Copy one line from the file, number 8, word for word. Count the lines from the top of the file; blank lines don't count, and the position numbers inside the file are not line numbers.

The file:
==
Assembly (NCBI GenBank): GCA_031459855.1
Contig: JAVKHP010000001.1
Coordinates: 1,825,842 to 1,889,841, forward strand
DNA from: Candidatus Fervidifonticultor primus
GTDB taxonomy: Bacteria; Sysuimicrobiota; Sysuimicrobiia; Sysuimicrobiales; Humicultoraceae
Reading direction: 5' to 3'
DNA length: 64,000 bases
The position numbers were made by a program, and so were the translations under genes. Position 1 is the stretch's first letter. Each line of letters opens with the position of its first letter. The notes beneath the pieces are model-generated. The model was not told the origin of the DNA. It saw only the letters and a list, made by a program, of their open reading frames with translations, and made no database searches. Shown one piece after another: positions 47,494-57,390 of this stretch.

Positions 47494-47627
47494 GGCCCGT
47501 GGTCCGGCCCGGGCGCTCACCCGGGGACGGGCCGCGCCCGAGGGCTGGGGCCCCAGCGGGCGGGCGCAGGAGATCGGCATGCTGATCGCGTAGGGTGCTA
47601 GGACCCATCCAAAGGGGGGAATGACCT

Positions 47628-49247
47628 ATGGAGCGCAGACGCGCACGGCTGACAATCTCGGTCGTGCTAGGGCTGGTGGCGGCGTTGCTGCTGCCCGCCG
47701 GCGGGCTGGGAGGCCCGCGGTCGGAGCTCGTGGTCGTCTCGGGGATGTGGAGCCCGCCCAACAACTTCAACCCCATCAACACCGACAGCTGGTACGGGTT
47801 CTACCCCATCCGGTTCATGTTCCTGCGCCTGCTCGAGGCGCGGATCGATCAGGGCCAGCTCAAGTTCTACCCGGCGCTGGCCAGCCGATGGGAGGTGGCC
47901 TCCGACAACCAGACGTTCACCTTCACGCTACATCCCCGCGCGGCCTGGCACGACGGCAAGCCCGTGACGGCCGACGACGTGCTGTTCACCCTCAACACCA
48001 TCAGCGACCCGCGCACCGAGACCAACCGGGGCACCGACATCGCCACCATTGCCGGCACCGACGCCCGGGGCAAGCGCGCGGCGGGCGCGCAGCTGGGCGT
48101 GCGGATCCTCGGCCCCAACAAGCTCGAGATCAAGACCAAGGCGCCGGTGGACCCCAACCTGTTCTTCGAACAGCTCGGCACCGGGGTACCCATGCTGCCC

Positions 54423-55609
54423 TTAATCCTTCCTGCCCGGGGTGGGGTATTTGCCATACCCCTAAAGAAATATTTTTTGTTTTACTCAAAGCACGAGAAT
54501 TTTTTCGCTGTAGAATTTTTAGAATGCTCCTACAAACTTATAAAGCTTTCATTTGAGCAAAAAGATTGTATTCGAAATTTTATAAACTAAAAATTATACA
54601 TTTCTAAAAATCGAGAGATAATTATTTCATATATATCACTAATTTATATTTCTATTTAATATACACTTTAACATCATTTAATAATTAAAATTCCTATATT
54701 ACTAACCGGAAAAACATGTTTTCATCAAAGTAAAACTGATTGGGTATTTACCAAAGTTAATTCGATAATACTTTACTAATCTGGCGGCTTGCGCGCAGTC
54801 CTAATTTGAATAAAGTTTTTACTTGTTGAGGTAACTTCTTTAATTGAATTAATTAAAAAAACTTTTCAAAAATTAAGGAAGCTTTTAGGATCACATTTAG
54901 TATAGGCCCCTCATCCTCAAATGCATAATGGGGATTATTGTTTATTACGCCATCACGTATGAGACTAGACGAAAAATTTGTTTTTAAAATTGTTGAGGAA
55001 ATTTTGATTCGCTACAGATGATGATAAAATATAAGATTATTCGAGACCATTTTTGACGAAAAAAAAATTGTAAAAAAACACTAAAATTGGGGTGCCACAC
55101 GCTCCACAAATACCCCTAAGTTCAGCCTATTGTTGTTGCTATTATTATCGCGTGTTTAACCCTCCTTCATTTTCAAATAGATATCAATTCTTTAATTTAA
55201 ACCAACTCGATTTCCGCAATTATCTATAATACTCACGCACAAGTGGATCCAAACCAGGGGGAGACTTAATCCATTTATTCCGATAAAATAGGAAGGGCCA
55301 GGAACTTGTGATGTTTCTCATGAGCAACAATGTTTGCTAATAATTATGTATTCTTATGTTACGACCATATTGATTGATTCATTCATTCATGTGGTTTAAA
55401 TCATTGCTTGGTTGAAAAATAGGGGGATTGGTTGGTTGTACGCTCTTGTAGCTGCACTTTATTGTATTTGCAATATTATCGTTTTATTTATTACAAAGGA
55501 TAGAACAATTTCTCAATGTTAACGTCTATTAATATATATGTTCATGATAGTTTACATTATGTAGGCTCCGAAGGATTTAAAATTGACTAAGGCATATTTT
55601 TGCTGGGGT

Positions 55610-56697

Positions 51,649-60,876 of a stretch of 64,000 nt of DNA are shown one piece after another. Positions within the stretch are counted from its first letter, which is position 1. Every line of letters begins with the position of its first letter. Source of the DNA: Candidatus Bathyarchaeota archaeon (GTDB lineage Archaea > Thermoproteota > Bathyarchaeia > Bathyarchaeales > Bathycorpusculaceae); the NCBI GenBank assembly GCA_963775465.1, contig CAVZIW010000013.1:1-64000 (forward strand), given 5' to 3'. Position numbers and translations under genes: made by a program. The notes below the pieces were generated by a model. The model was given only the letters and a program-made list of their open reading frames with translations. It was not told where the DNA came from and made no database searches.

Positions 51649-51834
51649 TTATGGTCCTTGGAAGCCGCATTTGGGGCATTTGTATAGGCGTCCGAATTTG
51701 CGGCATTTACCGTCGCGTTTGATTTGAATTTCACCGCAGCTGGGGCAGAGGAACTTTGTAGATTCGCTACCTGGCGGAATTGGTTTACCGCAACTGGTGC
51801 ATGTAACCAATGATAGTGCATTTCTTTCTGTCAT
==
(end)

The position numbers were made by a program, and so were the translations under genes. Position 1 is the stretch's first letter. Each line of letters opens with the position of its first letter. The notes beneath the pieces are model-generated. The model was not told the origin of the DNA. It saw only the letters and a list, made by a program, of their open reading frames with translations, and made no database searches. Shown one piece after another: positions 47,494-57,390 of this stretch.